LSAT strategies: Breadth or depth drilling?
LSAT strategies: Breadth or depth drilling?

The takeaways

It's up to where you are in your study journey!

  • Breadth-first drillers are figuring out their strengths and weaknesses
  • Depth-first drillers know their precise weakpoints and what they need to target

Breadth or depth?

In our an earlier post, we talked about two cohorts – Breadth-first drillers and Depth-first drillers – who have been successful at leveraging AdeptLR to improve their LR performance. Breadth-first drillers consistently practice across categories, whereas Depth-first drillers tend to practice targeted categories. So, is one strategy better than the other? Should you be going for breadth or depth when drilling?

The answer, as our data show, depends on your preparation stage. Breadth-first drillers typically subscribe to AdeptLR early in their LSAT preparation stage, at which point they’re still figuring out their own strengths and weaknesses and require comprehensive exposure to different LSAT questions types. As these drillers mature, we observe them switching to more targeted drilling of specific categories. In other words, drillers can switch from Breadth-first to Depth-first (and vice versa!). It all depends on the user’s test study stage and personal needs.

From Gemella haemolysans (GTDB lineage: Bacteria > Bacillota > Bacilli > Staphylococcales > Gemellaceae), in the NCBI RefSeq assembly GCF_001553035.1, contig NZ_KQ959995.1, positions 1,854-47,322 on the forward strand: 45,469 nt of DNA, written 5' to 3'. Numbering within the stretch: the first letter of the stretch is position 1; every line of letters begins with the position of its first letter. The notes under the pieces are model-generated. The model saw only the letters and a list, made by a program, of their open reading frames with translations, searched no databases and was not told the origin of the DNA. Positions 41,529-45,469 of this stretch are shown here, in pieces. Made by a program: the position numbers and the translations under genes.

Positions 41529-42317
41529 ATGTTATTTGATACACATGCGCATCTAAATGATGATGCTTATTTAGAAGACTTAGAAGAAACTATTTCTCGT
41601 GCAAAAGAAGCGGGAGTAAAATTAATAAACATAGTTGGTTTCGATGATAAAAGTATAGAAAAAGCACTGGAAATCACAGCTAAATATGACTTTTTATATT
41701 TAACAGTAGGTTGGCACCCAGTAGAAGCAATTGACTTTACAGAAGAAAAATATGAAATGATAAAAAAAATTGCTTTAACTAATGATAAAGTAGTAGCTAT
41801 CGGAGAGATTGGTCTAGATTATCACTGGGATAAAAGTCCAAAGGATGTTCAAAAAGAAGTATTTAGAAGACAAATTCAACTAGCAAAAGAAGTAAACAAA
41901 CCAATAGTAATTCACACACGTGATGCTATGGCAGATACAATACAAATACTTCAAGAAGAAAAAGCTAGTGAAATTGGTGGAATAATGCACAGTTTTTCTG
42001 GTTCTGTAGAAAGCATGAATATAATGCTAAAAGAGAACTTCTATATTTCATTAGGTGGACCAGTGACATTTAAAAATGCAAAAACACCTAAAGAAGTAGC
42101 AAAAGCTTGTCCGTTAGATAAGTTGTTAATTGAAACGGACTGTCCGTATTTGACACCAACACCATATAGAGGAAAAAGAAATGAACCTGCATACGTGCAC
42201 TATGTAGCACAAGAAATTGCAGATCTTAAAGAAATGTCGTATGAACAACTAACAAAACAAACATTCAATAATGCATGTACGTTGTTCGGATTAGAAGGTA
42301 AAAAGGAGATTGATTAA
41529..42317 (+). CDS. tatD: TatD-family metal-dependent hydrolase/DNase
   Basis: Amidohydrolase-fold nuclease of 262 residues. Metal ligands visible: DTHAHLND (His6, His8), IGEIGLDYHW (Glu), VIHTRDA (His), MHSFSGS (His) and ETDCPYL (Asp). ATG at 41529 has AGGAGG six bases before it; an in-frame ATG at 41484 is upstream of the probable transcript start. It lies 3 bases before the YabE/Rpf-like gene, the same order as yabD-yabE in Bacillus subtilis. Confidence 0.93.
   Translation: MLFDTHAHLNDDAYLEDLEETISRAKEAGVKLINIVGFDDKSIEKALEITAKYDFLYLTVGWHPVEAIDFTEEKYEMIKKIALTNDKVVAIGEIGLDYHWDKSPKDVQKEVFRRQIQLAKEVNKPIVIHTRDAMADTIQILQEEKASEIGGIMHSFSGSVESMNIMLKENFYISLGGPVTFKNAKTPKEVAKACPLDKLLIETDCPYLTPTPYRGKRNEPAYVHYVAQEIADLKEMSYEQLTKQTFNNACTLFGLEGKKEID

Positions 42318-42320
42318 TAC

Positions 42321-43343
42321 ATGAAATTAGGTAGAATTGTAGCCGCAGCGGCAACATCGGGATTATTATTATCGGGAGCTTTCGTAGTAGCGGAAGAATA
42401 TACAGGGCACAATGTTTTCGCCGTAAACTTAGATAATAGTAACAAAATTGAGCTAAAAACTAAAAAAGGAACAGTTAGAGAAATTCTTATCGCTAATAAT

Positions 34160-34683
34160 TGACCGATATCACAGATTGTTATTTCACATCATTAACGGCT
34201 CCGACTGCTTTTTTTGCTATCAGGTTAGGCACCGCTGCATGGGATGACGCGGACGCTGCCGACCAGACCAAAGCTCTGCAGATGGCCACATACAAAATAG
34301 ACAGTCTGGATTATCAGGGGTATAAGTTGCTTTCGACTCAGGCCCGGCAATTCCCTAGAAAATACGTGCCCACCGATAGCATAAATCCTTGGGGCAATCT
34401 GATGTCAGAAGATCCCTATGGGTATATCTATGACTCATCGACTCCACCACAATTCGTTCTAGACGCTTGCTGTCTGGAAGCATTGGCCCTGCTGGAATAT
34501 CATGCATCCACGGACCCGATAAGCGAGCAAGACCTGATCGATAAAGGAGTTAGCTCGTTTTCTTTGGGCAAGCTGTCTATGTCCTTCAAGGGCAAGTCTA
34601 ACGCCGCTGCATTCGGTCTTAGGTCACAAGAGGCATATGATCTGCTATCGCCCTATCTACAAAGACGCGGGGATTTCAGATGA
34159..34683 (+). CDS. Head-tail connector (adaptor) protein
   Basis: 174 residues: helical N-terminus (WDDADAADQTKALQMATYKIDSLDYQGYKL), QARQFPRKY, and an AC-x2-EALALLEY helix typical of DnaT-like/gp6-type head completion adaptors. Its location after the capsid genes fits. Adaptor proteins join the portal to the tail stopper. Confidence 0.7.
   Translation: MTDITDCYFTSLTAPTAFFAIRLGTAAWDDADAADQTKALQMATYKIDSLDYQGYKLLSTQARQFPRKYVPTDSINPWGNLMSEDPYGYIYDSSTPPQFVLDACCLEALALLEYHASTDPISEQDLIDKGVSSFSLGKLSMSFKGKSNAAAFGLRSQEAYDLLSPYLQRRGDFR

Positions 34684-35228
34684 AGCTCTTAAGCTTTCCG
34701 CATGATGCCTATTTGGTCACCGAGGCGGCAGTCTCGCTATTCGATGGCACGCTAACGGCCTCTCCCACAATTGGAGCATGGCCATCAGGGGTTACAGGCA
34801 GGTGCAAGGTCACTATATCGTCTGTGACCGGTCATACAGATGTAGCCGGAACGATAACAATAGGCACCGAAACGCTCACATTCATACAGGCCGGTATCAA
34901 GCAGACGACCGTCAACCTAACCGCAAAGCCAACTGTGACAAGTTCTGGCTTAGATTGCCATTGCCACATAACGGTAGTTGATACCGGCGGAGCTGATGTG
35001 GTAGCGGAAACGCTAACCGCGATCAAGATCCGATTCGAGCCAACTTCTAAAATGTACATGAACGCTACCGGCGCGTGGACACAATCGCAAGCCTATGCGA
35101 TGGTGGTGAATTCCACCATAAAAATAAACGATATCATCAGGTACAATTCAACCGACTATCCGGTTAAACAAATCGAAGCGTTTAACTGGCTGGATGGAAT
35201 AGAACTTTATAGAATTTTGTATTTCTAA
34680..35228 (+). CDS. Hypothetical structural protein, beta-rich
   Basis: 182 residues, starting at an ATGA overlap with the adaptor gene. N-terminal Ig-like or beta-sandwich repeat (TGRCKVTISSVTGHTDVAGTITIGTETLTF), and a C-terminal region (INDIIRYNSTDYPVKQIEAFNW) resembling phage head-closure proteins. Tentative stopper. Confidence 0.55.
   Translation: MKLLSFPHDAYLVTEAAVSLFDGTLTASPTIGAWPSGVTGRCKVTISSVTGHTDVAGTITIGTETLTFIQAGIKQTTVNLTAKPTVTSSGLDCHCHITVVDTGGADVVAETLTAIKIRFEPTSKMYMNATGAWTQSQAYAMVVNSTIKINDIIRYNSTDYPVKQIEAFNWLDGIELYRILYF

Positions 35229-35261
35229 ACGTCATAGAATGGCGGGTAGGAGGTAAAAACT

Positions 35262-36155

Sixty-one percent of our users adopt Breadth-First strategy, drilling all 17 categories. A subset of users do Depth-First drilling, targeting 1-5 categories.

In case you're wondering, the categories that drillers most frequently select for targeted drilling are Parallel Reasoning, Paradox, MSS, Flaw and Most Helps Justify. These are categories that users typically struggle the most. Targeted drilling enables users to hone in on their weakness and improve their score.

Among all categories, Parallel Reasoning and Paradox are most commonly selected for drilling
Marie Ng, Chief Data Scientist
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